When I was young, history textbooks confused me. Obviously, I was not a smart kid; and not very good at exams. The reason might be just as simple as this: the more I read, the more I got confused.
Several years later, I became a Buddhist; as always, being a Buddhist means learning Buddhism.That's how I started reading Buddhist history or religious history. Then, I finally understood that being confused is O.K. Confusion is just a normal by-product of explanation, and multi-explanation leads to confusion when someone is just not smart enough to understand that things could be understood in so many different ways.
Secular history and religious history both could raise issues about identity. Walking out of the maze of secular history and jumping into the garden of religious history, I see the power of culture and human minds. Human beings are good at shaping and changing their lives according to their needs; those smart ones are even better at shaping and changing history and other people's lives according to their personal needs.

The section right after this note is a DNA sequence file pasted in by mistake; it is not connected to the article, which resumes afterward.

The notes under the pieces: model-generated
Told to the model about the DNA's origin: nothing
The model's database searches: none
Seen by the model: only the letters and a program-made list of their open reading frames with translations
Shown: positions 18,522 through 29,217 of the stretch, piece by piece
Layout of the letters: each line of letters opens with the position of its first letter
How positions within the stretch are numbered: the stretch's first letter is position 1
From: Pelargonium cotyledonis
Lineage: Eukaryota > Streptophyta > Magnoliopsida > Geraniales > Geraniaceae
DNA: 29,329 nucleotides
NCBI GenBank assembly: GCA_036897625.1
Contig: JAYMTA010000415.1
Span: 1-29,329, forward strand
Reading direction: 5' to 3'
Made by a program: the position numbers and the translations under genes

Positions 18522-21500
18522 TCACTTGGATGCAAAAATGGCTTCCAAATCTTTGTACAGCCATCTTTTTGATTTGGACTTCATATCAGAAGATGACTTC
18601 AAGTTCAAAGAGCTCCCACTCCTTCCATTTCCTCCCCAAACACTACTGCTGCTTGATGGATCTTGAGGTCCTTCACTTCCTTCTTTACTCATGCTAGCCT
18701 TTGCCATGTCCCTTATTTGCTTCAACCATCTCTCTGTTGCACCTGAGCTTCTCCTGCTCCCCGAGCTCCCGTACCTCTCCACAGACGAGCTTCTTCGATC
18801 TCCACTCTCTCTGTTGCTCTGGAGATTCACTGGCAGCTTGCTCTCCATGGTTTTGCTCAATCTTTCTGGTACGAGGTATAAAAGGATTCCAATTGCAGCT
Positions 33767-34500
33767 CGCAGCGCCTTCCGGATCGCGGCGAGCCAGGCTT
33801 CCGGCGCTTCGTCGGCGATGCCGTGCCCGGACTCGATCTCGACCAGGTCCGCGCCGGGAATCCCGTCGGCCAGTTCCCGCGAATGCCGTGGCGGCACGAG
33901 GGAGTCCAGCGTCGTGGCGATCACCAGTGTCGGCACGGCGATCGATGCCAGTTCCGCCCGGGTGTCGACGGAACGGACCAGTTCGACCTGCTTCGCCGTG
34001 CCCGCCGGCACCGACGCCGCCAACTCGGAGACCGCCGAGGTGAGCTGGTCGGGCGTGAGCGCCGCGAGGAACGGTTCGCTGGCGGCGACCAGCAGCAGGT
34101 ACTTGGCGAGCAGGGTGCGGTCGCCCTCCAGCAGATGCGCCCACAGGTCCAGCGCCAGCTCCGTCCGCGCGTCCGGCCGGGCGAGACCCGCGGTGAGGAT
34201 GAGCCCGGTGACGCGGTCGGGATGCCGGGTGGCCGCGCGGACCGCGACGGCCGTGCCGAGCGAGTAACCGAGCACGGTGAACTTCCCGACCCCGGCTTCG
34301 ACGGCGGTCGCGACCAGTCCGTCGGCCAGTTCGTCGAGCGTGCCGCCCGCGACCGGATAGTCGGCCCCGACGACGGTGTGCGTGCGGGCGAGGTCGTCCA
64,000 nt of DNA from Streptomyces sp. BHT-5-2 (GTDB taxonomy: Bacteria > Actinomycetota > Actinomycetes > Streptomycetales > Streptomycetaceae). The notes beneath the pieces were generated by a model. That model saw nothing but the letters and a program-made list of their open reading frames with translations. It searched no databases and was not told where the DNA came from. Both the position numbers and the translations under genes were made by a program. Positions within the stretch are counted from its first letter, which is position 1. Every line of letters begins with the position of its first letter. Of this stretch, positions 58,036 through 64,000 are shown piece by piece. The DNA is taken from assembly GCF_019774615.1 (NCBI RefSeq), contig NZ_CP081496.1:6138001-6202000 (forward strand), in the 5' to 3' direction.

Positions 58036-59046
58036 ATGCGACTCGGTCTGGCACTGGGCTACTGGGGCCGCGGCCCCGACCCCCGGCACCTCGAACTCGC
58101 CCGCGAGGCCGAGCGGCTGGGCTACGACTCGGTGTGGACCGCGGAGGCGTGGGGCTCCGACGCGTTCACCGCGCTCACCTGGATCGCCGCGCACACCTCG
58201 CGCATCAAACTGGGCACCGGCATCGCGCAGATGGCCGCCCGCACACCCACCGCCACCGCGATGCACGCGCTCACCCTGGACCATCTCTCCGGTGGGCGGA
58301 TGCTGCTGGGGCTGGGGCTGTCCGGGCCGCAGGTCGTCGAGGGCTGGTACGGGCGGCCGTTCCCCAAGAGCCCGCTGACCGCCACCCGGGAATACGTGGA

Well, reading history is as good as reading people's minds, or some people's minds. Dharma is people's minds; it reflects people's minds. Buddhist history could be read like this, and the reading activity itself could be another way of cultivation, since reading could change, confuse, or clear one's mind.
And it works. Non-self heals the historical confusion of identity.